Residents of Burbank, CA who live in homes with non-fire rated wood roofs have until August 14 to tear-off and replace theirs roofs with Class A fire-rated materials (see "Wood Roof Removal," City of Burbank). The ordinance has actually been on the books since 1992, when the city prohibited the use of non-fire rated wood roofing for new construction and reroofs. That law set an August, 2012 deadline for the removal of existing wood roofing. Prior to that deadline, however, a proposal that was supported by the city's fire chief called for pushing the deadline to 2014 (see the letter from the Burbank fire chief, 6/5/12). The city's ordinance had already mandated the removal of wood roofing in the Fire Hazard Severity Zone (formerly known as the Mountain Fire Zone). The current ordinance applies to all residential roofs within the city limits.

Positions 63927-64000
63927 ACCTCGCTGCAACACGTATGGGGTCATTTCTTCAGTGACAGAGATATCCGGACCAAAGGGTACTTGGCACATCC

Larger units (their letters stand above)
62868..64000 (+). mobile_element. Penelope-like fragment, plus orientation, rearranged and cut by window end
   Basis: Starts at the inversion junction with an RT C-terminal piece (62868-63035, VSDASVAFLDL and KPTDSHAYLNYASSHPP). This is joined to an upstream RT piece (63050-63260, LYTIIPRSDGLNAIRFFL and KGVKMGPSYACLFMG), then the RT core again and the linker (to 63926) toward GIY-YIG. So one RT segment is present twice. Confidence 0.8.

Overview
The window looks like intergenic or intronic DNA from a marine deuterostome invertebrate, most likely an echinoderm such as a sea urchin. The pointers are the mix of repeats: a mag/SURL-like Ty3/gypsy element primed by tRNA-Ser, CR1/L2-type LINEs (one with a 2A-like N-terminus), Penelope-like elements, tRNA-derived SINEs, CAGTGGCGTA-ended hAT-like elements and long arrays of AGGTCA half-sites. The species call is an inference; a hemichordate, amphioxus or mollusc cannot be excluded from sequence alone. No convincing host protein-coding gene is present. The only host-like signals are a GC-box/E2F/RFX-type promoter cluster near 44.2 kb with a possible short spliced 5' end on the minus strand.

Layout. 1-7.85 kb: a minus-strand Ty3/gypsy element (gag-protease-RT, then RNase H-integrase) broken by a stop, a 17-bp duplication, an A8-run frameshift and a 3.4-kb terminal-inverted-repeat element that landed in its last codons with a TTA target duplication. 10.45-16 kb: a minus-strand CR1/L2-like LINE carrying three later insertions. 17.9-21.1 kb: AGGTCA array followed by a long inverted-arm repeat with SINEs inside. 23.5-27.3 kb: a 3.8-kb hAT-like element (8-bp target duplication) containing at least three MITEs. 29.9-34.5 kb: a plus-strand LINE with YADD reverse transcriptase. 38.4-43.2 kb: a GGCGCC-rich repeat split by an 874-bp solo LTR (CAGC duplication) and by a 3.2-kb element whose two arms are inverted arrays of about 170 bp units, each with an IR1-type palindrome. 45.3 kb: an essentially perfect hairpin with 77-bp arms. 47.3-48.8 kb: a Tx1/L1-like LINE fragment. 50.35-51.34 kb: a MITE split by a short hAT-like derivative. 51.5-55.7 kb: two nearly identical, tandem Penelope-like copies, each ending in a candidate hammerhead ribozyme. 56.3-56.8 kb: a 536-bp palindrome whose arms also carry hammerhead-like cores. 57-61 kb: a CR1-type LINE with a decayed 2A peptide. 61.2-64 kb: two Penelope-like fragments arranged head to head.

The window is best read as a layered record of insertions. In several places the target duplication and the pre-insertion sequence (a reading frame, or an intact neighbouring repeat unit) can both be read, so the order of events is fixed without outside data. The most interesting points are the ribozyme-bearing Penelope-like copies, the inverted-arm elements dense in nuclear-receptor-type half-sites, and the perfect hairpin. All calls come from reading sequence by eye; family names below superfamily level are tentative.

Similar laws are on the books in San Bernadino, CA (see ROTW News, 1/14/14cbtardcfwwbueawrytyd), Beverly Hills, CA (see "Wood Roof Ordinance," Beverly Hills Community Development), and Boulder, CO (see Section 10-5-5 of the city building code). In 2007, the city of Big Bear Lake, CA passed an ordinance that included the required removal of existing wood roofing at the time of any property sale, and a final deadline for all properties of September 1, 2012 (see "Ordinance 2007-383," City of Big Bear Lake PDF)
Other communities in California have chosen to make the removal of non-fire-rated wood roofs optional, and sought grants for subsidizing roof replacement through FEMA and the California Emergency Management Agency (For an example, see the Lake Valley Fire Protection District "Wood Roof Replacement Program").
Details for building against wildfire - which include not only Class-A fire-rated roofing materials but also fire-resistant siding and decking and screen-covered vent openings - have been around almost as long as some of the ordinances (see "How to Build Fire-Proof Homes," Builder 5/03).